Nathalie is the name a Parisian prostitute assumes for a special mission or "private investigation." She is engaged in this unusual and secretive task by a professional, upper-middle-class ...
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Nathalie is the name a Parisian prostitute assumes for a special mission or "private investigation." She is engaged in this unusual and secretive task by a professional, upper-middle-class wife who fears that her husband is unfaithful to her. Nathalie has to seduce the clueless husband and regularly report all details of her relationship with him, including his most intimate sexual preferences in bed. Nathalie is stunning, charming, and cunning. Can Nathalie and her reports to the mistrustful wife be trusted? Is the middle aged husband indeed unfaithful?Written by
luiza do brasil
Would a woman, finding out that her husband has been having casual affairs (which he admits to, but says `they are nothing') hire a prostitute to seduce him and report back to her? I don't know, but maybe it's possible in France, a country which prides itself on the tidy management of sex in general. It does seem a rather bizarre way of putting some zing back into a flagging marriage. Fanny Ardant as the voyeuristic wife Catherine dominates the movie though she spends a lot of time staring off into the middle distance. Gérard Depardieu as Bernard the husband is reduced to a bit player. The most intriguing character is `Nathalie' the prostitute played with innocent charm by Emmanuelle Béart, who, though 38, manages to look 15 years younger. She might have a waif-like manner but she certainly has learned what men are like and what they want, and her accounts of her sessions with the husband seem all too authentic.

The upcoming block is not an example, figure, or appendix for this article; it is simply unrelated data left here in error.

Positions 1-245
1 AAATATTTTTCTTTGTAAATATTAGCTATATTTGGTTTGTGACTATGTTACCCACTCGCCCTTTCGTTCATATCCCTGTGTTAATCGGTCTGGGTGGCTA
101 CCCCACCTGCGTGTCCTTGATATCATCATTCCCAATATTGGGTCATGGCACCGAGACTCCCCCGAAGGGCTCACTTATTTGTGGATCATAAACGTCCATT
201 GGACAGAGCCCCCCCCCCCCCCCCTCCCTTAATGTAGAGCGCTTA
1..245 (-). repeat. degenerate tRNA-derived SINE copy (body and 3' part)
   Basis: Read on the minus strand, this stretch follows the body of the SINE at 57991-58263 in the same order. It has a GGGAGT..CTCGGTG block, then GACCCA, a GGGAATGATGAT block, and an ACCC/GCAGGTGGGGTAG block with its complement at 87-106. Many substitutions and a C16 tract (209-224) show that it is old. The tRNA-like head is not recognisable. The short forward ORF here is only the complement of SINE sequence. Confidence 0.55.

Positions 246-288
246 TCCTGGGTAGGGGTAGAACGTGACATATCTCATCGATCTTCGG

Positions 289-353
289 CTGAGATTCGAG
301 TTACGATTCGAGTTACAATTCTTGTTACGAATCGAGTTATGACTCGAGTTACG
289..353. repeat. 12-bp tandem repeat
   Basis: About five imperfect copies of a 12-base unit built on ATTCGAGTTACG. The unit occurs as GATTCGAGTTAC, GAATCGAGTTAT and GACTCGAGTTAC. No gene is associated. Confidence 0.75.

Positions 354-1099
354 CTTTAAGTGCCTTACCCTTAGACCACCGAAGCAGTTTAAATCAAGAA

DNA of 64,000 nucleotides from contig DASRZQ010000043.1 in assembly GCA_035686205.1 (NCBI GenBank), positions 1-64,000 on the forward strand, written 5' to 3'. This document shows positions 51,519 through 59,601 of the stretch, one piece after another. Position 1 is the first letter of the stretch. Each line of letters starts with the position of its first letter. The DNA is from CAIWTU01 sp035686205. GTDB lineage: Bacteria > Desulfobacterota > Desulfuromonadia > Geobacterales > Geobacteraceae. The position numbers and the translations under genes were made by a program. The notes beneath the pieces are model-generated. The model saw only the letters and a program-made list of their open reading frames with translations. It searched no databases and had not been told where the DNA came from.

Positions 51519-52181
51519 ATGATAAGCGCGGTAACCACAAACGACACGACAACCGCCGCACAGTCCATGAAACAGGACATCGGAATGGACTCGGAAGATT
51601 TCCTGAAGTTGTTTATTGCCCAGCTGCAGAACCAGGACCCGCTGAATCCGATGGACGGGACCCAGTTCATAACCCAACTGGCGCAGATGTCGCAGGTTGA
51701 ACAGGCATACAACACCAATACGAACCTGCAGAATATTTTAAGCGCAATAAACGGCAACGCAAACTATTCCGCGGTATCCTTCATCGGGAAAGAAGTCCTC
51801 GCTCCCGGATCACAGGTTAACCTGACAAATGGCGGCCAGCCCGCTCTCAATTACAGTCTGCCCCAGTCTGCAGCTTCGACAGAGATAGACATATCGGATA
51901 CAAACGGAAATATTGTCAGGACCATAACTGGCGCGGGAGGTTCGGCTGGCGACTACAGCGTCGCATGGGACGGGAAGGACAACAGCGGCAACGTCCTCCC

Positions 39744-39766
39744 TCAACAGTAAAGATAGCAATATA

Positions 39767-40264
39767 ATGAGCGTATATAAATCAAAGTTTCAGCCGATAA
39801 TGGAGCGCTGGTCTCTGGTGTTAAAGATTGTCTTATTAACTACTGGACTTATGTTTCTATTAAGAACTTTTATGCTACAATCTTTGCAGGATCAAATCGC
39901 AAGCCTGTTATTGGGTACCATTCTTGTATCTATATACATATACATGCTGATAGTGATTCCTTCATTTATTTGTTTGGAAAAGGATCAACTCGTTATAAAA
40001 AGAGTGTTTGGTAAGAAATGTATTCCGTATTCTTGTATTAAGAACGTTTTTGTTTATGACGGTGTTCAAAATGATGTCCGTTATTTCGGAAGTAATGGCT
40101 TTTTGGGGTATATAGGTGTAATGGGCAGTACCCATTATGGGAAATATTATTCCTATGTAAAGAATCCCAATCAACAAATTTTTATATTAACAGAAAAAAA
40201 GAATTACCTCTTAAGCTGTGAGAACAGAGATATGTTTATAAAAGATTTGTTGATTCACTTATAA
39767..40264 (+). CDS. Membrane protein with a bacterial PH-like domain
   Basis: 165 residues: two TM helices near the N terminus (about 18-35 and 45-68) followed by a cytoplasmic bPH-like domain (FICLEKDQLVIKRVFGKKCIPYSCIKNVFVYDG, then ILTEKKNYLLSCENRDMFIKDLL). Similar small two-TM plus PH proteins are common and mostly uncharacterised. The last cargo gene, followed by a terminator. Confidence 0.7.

Unfortunately I worked out fairly early in the piece what was really going on. I won't spoil it for you dear reader, but it is all a bit anti-climactic. The film does have a genuine Parisian feel to it crowded apartments (even that of the affluent married couple), bars, streets, restaurants, etc. All that elegant consumption and all that personal lack of fulfillment. It's almost a relief to discover that one of the patients at Catherine's gynaecology practice, though in her early 20s, is still a virgin.
In its favour, the movie does not drag on too long, and has in `Natalie' a genuinely intriguing character. She is not the usual desperate junkie - she is not without resources, and when not being a prostitute works as a hairdresser and beautician. Is she able to have a `normal' relationship with anyone? At one stage the temperature between her and Catherine gets quite warm. Or is she emotionally burnt out by the rigours of the game? Anne Fontaine as director doesn't seem to want to explore her most interesting character so we are left to guess.
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